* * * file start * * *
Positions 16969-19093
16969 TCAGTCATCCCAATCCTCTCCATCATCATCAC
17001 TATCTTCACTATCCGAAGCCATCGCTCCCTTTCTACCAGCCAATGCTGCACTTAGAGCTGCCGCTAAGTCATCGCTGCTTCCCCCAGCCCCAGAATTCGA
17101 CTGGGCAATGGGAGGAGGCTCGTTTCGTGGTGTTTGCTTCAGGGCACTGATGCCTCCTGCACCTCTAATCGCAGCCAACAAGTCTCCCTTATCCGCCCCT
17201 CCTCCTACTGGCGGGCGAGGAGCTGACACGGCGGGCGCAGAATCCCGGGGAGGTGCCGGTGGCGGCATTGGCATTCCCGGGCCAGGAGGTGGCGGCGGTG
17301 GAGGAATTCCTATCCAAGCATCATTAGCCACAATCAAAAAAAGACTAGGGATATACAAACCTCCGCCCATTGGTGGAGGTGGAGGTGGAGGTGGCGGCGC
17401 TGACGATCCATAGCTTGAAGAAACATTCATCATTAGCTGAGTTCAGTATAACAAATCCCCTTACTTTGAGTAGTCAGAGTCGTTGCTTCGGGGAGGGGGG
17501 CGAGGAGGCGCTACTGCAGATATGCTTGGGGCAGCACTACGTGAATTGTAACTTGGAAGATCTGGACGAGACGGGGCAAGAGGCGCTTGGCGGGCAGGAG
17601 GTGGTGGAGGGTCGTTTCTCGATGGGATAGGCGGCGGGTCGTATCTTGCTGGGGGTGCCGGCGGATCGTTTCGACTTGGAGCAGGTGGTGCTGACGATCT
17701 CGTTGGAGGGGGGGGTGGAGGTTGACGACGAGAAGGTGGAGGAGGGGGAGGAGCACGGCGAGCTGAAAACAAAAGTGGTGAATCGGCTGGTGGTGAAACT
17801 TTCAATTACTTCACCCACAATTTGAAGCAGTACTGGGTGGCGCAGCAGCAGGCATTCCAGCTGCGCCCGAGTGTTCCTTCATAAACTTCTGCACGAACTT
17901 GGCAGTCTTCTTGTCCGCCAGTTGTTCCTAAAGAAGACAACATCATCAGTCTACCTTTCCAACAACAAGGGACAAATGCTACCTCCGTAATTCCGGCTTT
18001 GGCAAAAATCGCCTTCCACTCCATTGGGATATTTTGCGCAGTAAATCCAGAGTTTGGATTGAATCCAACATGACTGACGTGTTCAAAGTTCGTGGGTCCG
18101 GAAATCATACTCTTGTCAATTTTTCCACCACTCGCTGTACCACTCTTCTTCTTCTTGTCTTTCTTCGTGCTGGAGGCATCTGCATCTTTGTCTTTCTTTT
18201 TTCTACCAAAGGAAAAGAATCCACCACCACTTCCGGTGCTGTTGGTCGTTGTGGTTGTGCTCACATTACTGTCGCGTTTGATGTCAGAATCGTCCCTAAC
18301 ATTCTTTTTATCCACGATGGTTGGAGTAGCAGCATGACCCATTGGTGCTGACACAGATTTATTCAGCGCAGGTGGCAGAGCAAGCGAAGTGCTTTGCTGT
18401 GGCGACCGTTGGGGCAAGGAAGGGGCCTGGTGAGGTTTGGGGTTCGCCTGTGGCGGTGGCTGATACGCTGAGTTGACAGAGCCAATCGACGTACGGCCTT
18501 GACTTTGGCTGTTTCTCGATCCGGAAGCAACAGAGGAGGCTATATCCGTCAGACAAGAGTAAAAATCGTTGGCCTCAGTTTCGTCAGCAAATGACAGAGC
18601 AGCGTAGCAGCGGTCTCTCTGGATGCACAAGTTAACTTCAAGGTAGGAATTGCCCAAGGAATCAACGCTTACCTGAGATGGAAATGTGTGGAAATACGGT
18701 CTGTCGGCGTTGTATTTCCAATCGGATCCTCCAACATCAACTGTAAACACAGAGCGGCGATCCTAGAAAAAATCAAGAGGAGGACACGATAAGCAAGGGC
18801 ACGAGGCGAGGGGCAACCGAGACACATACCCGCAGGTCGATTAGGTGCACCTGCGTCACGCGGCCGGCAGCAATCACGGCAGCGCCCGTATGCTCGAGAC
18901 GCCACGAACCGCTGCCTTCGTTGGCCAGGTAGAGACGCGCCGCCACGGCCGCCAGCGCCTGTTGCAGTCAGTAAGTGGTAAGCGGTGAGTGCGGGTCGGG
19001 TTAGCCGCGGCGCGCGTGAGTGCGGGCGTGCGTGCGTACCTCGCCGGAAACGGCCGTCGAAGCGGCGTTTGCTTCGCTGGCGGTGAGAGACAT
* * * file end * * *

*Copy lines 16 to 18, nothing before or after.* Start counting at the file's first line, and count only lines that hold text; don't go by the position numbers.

18301 ATTCTTTTTATCCACGATGGTTGGAGTAGCAGCATGACCCATTGGTGCTGACACAGATTTATTCAGCGCAGGTGGCAGAGCAAGCGAAGTGCTTTGCTGT
18401 GGCGACCGTTGGGGCAAGGAAGGGGCCTGGTGAGGTTTGGGGTTCGCCTGTGGCGGTGGCTGATACGCTGAGTTGACAGAGCCAATCGACGTACGGCCTT
18501 GACTTTGGCTGTTTCTCGATCCGGAAGCAACAGAGGAGGCTATATCCGTCAGACAAGAGTAAAAATCGTTGGCCTCAGTTTCGTCAGCAAATGACAGAGC